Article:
NEW YORK (Reuters) -- Wall Street tumbled in a volatile session on Tuesday after the U.S. Federal Reserve surprised investors with a half percentage-point cut in interest rates, amplifying fears about the magnitude of the coronavirus' impact on the economy.
All three major U.S. stock market indexes closed nearly 3% lower after the Fed's first emergency rate cut since the 2008 financial crisis.
The rate reduction underscored the U.S. central bank's concern about the new coronavirus, which has spread around the world after emerging late last year in China. It came two weeks ahead of a scheduled policy meeting, where traders had fully priced in a 50-basis-point cut.
Stocks had initially jumped more than 1%, but then dropped as traders worried whether pumping more money into financial markets would address the central problem - a drop in business activity as workers and consumers stay home.
"The rate cut underscores the magnitude of the problem that the global economy is facing," said Peter Kenny, founder of Kenny's Commentary LLC and Strategic Board Solutions LLC in New York.
"Normally, markets would welcome a rate cut, and they were hoping for it. Now that we've got it, the question is, what's next?"
The 10-year Treasury yield fell below 1% for the first time ever as nervous investors moved money out of the stock market.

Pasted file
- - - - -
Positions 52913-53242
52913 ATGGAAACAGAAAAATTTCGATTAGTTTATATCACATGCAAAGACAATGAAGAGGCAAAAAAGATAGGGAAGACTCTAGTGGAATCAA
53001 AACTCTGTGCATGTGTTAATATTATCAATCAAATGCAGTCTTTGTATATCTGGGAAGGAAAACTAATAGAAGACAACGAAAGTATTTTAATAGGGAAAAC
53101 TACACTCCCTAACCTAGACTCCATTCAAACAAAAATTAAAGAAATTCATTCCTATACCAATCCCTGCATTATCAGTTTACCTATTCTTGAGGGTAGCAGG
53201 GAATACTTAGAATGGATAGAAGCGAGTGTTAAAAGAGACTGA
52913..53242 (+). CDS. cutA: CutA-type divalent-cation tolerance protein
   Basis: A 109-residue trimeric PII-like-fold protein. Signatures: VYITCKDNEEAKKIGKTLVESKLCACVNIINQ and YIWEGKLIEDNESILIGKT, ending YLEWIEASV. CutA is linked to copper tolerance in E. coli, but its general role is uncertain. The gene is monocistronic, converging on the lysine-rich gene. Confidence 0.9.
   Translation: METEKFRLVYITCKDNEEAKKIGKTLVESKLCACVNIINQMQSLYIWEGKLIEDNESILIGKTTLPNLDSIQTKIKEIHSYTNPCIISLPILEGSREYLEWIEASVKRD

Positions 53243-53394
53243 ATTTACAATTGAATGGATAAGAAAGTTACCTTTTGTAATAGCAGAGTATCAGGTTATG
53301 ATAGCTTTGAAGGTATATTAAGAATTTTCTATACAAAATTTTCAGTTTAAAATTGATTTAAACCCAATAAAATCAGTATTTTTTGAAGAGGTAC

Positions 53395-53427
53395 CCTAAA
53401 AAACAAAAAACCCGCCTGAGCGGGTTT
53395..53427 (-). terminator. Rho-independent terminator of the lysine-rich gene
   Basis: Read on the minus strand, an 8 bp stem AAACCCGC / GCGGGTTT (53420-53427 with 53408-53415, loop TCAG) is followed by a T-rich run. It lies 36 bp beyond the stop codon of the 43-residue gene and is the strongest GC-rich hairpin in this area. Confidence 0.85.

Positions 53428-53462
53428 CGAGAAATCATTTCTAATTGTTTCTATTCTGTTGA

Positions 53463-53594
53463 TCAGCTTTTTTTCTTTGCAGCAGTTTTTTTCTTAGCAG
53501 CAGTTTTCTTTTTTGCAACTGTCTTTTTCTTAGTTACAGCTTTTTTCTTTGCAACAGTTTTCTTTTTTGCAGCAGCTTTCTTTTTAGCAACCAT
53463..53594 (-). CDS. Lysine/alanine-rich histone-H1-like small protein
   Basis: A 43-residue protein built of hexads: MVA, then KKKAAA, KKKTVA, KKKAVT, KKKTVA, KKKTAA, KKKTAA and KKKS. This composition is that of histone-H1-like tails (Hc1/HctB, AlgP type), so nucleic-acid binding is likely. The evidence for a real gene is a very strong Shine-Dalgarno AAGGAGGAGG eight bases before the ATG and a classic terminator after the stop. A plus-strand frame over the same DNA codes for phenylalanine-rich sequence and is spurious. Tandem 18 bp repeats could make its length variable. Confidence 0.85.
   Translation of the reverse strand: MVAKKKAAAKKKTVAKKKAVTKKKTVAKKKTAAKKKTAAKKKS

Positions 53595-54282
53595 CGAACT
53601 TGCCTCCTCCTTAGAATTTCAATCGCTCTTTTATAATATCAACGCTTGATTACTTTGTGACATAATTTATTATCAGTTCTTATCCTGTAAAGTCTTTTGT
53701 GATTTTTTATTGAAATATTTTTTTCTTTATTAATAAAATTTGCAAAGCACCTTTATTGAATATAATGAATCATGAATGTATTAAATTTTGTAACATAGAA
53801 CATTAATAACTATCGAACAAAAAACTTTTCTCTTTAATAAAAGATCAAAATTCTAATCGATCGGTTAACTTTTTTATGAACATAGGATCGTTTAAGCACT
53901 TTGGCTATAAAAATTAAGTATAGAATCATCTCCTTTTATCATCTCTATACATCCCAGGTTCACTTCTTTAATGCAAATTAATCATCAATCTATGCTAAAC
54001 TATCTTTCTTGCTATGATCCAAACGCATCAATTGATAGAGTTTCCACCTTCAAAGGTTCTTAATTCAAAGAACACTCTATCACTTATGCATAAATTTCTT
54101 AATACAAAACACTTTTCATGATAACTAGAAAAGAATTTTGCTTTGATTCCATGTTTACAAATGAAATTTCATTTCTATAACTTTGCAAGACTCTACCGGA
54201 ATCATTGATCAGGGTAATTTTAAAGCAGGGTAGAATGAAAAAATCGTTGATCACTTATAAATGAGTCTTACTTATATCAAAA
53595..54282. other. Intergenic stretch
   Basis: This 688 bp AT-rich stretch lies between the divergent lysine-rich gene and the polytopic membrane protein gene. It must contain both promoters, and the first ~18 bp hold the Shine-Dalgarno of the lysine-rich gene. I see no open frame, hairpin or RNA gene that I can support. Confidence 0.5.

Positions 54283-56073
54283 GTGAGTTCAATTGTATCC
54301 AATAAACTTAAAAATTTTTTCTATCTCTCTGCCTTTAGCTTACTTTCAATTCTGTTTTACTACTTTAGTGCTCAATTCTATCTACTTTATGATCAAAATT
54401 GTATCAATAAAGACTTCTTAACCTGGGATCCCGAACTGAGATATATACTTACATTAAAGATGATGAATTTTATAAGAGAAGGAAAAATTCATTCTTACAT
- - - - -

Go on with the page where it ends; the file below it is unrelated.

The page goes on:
The S&P financials index tumbled 3.7%, reflecting banks' difficulty in making profits in low-interest rate environments.
Wall Street on Friday had its biggest weekly decline in more than a decade as growing cases of the flu-like virus outside China fanned fears of a global recession.
Earlier on Tuesday, Group of Seven finance ministers and central bank governors pledged appropriate actions to support their economies.
"There is a real fear that things are going to get worse and there is no point in waiting for these fears to be realized," Jim Bianco, president of Bianco Research in Chicago, said of the Fed's rate cut. "You can always undo the rate cut if it fails to materialize."
The Dow Jones Industrial Average dropped 2.94% to end at 25,917.41 points, while the S&P 500 lost 2.81% to finish at 3,003.37.
The Nasdaq Composite descended 2.99% to 8,684.09.
Like other recent sessions, volume was heavy on U.S. exchanges, with 14.7 billion shares changing hands compared with a 9.8 billion-share average for the last 20 days.
All of the 11 major S&P sectors fell, with the information technology index slumping 3.8%. Apple and Microsoft fell 3.2% and 4.8%, respectively.
Tuesday's sell-off left the S&P 500 down about 11% from its record high close on Feb 19.
Healthcare equipment maker Thermo Fisher Scientific, rose 1.8% after it launched an $11.6 billion bid for German genetic testing company Qiagen.
Protective mask maker Alpha Pro Tech jumped nearly 20%.
Declining issues outnumbered advancing ones on the NYSE by a 1.67-to-1 ratio; on Nasdaq, a 2.45-to-1 ratio favored decliners.
The S&P 500 posted two new 52-week highs and 32 new lows; the Nasdaq Composite recorded 19 new highs and 185 new lows.